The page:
Design Thinking, Step by Step
Now that you already know the values that need to guide all of Design Thinking, it’s time to start the process. Basically, your initial goal should be to deeply understand the problem that needs to be solved.
After this initial diagnostic, we move on to analyzing potential solutions, and eventually choosing the best alternative, before finally planning how to apply it.
The process as a whole is divided into four parts and seeks innovation non-linearly, always with collaborative thinking in order to reach solutions based on the customer’s experience. Read on:
As we mentioned, this early stage serves to understand the context and reality of your idea/business. To this end, people generally use a SWOT analysis to map out the strengths, weaknesses, opportunities, and threats.
Our advice here is to also do research or even just chat with clients, if you already have them, or with the audience to whom you’re thinking of marketing your service or solution.
Once that first stage is complete and you’ve already mapped the major points that need to be solved, it’s time to get the team together. Your goal now is to facilitate a brainstorming session to produce ideas and generate insight.
In this stage, it’s interesting to bring in data that can be used to support discussions, and of course a diverse assortment of people with different life experience.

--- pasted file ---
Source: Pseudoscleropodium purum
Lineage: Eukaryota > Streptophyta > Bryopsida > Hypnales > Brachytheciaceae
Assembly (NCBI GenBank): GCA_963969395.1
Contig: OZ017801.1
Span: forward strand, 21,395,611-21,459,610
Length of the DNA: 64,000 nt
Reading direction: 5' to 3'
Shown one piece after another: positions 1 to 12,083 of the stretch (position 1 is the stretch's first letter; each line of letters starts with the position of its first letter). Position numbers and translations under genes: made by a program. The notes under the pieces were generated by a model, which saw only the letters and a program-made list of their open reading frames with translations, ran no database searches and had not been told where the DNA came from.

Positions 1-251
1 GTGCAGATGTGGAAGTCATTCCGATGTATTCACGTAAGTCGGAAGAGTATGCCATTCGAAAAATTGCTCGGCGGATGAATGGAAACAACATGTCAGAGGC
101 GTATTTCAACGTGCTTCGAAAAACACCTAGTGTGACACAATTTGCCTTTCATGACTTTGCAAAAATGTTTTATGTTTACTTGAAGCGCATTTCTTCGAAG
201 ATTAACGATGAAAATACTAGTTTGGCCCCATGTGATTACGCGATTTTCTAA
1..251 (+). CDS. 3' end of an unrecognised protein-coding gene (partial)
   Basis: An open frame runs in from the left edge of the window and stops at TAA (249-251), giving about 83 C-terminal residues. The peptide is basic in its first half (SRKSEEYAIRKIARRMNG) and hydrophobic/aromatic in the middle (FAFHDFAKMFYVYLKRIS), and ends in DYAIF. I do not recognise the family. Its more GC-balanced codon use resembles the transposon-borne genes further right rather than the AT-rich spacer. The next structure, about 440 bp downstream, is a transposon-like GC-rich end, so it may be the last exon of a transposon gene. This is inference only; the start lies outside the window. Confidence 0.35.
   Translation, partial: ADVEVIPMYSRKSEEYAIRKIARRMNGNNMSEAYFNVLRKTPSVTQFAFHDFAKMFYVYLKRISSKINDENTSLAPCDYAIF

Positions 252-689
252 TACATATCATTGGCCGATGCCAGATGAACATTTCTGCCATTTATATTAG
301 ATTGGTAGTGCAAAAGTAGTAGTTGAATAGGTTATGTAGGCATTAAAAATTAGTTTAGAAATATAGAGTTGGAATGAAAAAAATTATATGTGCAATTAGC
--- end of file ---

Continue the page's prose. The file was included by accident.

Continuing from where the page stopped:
After collecting information and building a list of the ideas and creative solutions thought up during the ideation stage, it’s time to meticulously select the best options and identify which ones have the best chances of leading to success.
To do this, we recommend choosing as a group. In the case of products, it’s important to invest in beta-testing prototypes. For services, try to develop visual representations that simulate the actions your group has suggested as a solution.
We’re now at the last stage of Design Thinking, and it is now time to move the idea off the drawing board and put it in practice. To be successful, you will undoubtedly need to involve professionals from the communication, marketing, and sales departments.
Finally, now is the time to sell the solution you’ve created and check whether it truly meets the target audience’s needs or relieves one of their pain points.
In this stage, the most important thing is to constantly analyze how your product/service performs and develops, so you can spot aspects you might be able to improve and act quickly to polish the idea.
Boomerang Helps You in This Process
We work every day with various different ideas, products and solutions that need to be tested and validated. To achieve this, we rely on the expertise of a multidisciplinary team, which ensures a much faster and less risky process.
If you’re searching for an experienced partner to make your business a success in the field of healthcare, we can help. Contact us and let’s revolutionize the market together: https://www.boomerang.vc/connect/